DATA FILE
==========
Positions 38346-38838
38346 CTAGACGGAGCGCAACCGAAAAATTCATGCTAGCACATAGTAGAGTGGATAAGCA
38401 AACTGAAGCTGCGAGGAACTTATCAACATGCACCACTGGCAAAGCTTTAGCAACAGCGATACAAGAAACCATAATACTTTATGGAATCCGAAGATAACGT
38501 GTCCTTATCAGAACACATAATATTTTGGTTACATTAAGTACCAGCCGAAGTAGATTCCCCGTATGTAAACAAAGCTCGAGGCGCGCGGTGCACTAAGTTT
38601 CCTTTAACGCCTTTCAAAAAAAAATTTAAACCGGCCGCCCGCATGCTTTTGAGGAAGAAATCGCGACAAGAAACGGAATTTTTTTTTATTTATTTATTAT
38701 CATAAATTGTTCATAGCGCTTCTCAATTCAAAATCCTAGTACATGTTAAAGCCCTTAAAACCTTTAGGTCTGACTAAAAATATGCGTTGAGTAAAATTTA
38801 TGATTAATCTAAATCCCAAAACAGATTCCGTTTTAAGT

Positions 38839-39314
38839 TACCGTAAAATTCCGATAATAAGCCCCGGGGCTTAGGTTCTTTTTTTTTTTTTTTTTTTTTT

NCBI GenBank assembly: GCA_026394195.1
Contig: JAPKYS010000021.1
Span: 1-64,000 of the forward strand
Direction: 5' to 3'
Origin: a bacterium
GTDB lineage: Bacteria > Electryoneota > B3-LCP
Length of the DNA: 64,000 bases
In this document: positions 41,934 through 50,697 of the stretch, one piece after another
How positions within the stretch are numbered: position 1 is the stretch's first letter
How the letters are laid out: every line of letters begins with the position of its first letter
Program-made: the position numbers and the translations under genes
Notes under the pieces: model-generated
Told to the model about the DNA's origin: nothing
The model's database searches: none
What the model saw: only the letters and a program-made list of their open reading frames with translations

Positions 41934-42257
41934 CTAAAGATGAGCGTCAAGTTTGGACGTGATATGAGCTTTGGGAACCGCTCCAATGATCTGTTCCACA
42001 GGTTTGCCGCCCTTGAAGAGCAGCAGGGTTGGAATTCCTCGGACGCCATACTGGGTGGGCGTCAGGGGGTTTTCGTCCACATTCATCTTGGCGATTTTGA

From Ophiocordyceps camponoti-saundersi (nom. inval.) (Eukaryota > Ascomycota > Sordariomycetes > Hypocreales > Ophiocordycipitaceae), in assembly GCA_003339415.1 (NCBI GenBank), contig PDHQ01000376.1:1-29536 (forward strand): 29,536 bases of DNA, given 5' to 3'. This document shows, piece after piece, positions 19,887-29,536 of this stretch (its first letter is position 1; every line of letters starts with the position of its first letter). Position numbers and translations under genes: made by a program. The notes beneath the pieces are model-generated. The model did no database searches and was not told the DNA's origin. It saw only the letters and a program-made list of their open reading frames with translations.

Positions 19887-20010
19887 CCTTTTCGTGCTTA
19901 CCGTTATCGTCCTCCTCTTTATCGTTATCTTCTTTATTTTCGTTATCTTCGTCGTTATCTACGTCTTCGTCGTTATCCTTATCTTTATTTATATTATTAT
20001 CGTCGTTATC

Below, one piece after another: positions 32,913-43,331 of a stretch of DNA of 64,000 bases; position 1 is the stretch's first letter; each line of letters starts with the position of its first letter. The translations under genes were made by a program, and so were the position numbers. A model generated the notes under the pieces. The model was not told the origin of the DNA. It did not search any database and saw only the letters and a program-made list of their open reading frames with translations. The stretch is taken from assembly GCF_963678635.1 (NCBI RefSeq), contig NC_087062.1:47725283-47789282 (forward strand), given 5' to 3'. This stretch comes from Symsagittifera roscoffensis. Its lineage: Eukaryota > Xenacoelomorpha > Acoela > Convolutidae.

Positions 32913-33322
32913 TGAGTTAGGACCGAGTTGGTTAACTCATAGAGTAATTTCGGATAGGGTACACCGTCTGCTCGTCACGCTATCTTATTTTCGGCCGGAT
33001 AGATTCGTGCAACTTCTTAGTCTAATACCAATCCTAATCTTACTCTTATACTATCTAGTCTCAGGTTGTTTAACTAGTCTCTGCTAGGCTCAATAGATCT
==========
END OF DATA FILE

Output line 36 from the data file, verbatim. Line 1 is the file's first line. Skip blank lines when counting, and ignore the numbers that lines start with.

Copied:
33001 AGATTCGTGCAACTTCTTAGTCTAATACCAATCCTAATCTTACTCTTATACTATCTAGTCTCAGGTTGTTTAACTAGTCTCTGCTAGGCTCAATAGATCT